Boeing's clout creates zone of congressional quiet on lithium battery woes.
WASHINGTON — As Boeing, its airline customers and federal safety regulators struggled over the past two months to solve problems with the new 787 Dreamliner’s fire-plagued batteries, one player has been strangely silent: Congress.
Despite the plane’s grounding and the safety issues raised by its cutting-edge technology, there have been no congressional hearings or news conferences focusing on the problems, and little commentary from lawmakers who normally pounce at the first sign of trouble.
Few companies are as well positioned as Boeing to fend off a potentially damaging public investigation. The unusual bipartisan silence reflects its political clout, wielded by legions of lobbyists, fuelled by hefty political campaign contributions and by the company’s importance as a huge employer and the nation’s single largest exporter.
The 787’s woes came up only briefly at the tail end of a recent two-hour hearing of the House aviation subcommittee. After all but a handful of members of the subcommittee had left, Federal Aviation Administrator Michael Huerta spent seven minutes answering questions about the batteries.
This week, the Senate Commerce Committee holds a hearing on the FAA and its budget, during which the members are expected to discuss aviation safety. The 787’s problems aren’t specifically on the agenda, but they could come up – or not. No one from Boeing is scheduled to testify.
Sen. Jay Rockefeller, D-W.Va., chairman of the commerce committee, said Boeing officials have implored him not to hold a hearing on the 787 batteries. “Their lobbyists have been saying that like crazy for weeks and weeks and weeks,” he said.
“Because this is an issue of huge significance in both economic and safety terms, you would think it would be a natural for Congress,” said Norman Ornstein, an expert on Congress at the American Enterprise Institute, a think-tank.
It’s easy to imagine House Republicans “jumping at this and bashing the administration and the FAA,” he said, “but that would mean taking on a major part of the business community that has been very supportive of people chairing these committees and subcommittees.”
The problems with the 787’s lithium ion batteries have raised alarms about the safety of Boeing’s innovative new plane. In January, a battery in a 787 parked at an airport gate in Boston erupted in flames and dense clouds of smoke, and a smoking battery aboard another 787 forced an emergency landing in Japan. But the company’s prominent profile seems to have bought it a zone of protection from criticism on Capitol Hill.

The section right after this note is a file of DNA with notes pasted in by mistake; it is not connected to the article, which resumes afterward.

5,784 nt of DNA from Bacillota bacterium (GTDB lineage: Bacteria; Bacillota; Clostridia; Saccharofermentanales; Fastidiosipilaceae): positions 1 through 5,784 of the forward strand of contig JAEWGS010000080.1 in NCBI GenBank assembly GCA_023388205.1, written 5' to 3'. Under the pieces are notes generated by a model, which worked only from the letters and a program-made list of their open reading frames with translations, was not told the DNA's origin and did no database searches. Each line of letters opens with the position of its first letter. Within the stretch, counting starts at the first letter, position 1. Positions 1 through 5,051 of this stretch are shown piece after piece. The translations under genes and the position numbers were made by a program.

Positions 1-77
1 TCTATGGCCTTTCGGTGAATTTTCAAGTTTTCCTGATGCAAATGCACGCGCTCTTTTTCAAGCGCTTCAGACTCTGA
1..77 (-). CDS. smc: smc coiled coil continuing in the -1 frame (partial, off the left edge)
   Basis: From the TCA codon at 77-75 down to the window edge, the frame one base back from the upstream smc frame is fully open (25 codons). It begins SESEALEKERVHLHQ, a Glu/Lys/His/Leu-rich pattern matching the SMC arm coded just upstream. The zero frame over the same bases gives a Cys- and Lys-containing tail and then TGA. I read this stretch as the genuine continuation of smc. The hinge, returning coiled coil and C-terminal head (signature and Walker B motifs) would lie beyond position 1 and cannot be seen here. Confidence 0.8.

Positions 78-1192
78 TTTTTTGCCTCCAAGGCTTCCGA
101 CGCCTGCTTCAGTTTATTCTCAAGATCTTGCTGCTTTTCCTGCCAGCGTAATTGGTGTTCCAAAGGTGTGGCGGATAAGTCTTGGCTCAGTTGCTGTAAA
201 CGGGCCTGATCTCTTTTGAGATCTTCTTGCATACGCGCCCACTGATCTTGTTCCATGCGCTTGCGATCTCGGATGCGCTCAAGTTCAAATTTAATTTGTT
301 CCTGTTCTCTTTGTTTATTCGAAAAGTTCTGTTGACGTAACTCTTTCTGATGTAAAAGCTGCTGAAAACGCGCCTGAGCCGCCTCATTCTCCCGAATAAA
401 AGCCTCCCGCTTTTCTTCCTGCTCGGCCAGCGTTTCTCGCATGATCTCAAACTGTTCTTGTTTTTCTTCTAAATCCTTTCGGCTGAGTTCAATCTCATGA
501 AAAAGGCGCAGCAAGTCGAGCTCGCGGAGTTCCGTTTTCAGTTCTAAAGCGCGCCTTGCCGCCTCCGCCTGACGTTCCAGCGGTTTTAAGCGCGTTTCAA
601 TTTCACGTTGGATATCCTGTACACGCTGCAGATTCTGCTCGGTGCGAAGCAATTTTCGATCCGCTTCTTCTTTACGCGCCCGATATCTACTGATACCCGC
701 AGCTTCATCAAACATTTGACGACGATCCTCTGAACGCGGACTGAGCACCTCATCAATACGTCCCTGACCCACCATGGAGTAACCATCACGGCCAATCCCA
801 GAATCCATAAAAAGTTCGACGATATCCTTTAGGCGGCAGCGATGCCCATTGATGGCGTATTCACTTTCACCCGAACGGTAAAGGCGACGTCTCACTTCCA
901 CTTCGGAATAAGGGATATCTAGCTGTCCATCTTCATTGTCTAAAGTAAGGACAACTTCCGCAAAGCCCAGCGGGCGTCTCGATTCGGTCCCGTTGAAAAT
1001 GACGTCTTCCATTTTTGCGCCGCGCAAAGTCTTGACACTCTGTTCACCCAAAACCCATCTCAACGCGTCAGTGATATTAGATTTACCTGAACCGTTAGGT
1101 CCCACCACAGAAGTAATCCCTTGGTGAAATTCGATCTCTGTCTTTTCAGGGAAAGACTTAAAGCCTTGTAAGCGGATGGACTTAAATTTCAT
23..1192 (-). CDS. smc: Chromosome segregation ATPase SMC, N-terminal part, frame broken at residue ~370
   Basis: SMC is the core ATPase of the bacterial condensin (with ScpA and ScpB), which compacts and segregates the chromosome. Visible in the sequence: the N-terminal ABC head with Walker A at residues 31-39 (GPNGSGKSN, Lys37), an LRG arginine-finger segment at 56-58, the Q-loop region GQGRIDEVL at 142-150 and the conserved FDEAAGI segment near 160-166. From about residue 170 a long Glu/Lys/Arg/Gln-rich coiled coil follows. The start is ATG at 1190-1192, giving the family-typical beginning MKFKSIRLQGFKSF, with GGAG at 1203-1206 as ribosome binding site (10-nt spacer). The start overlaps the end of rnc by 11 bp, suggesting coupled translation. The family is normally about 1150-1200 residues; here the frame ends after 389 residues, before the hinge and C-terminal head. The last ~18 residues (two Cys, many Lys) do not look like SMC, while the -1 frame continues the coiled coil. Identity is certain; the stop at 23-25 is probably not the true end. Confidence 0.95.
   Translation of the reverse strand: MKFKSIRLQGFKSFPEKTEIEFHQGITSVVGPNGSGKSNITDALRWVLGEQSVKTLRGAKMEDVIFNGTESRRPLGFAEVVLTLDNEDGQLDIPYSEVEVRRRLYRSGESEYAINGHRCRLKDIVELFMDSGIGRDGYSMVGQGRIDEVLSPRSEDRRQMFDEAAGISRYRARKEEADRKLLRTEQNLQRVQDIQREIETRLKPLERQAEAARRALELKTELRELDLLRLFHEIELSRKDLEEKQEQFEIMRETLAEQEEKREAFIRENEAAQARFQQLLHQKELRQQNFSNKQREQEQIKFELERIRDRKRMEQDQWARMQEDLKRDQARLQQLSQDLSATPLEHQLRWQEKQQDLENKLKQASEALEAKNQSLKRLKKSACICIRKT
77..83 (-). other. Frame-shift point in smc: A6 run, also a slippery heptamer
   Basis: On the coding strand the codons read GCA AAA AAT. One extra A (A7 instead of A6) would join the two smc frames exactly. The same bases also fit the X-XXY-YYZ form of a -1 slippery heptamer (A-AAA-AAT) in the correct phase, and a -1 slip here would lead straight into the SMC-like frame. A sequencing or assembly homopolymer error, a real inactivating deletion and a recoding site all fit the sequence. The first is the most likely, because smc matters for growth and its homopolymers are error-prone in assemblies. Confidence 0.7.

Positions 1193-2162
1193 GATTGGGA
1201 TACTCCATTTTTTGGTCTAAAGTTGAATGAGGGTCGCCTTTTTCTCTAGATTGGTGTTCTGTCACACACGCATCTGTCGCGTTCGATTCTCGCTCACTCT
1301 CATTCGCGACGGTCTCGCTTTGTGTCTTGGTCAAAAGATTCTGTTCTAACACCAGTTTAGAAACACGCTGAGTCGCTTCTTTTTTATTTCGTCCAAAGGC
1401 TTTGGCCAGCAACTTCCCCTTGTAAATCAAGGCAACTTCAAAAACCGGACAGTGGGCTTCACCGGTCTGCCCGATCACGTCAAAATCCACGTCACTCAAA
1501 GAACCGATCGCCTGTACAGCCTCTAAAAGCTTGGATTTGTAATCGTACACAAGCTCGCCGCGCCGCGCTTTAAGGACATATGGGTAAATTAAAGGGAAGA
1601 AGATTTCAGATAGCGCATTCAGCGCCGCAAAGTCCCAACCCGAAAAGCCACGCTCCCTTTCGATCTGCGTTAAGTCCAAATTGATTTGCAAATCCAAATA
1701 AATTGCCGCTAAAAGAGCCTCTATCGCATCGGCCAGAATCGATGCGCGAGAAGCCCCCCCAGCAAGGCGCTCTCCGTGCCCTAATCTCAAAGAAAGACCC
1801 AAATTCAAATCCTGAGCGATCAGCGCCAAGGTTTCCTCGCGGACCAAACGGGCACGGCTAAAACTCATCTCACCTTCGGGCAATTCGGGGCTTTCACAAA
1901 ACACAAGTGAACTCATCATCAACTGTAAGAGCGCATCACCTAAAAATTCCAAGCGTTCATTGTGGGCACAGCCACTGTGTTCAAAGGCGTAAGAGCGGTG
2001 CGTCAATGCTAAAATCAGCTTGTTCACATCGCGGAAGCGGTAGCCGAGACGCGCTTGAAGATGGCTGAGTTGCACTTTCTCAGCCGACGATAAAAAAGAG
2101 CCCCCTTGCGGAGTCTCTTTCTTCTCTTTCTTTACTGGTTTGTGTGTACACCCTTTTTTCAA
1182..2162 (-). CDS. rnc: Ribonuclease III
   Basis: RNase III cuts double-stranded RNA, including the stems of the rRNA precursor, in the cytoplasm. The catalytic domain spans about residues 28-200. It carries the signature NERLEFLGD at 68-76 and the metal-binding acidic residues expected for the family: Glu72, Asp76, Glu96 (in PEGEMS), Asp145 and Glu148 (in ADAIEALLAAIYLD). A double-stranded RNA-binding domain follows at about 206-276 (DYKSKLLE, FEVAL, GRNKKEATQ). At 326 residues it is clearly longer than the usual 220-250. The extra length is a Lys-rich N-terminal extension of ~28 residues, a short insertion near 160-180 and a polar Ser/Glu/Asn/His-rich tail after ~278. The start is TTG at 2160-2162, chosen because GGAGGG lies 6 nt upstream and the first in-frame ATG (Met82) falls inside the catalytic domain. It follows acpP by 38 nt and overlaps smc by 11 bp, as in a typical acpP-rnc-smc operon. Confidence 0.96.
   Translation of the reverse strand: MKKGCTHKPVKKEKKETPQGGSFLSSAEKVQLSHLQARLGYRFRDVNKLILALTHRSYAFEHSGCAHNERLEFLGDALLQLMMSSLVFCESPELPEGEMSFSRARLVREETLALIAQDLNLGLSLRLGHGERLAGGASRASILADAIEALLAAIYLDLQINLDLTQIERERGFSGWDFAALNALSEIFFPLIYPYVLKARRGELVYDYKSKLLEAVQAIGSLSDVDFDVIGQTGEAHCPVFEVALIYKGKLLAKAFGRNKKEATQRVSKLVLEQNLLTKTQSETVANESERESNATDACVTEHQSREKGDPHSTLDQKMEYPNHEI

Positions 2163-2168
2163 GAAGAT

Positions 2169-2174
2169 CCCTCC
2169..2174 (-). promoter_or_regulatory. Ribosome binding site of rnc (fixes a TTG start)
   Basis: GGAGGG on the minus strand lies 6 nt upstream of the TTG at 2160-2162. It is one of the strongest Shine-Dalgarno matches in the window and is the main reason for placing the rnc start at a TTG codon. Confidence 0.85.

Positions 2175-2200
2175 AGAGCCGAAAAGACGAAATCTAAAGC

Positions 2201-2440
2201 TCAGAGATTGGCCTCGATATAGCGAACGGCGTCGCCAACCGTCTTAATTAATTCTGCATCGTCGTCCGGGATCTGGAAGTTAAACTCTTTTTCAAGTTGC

The aircraft maker has spent more than $83 million on lobbying over the past five years, according to disclosure reports. It fielded 115 lobbyists last year, both on its own payroll and at some of the best-connected lobbying and law firms in Washington. About three-quarters of those lobbyists had previously worked for Congress, the White House or federal agencies, according to the political money and influence tracking website OpenSecrets.org.
Boeing’s lobbying team has been working hard in the background to keep lawmakers and their staffs in the loop about the 787’s problems. Lobbyists, executives and engineers have provided frequent briefings in person or by phone on the company’s effort to fix the 787’s batteries and get the planes back in the air. Boeing CEO Jim McNerney has called or met with especially important players such as Transportation Secretary Ray LaHood.
The FAA, which recently gave the company the go-ahead to redesign and re-test the 787’s batteries, and the National Transportation Safety Board, which is investigating the Boston fire, have also provided frequent private briefings for lawmakers and their staffs. Boeing has strong ties to the FAA, which regulates the company’s commercial planes, and the NTSB, which investigates safety incidents.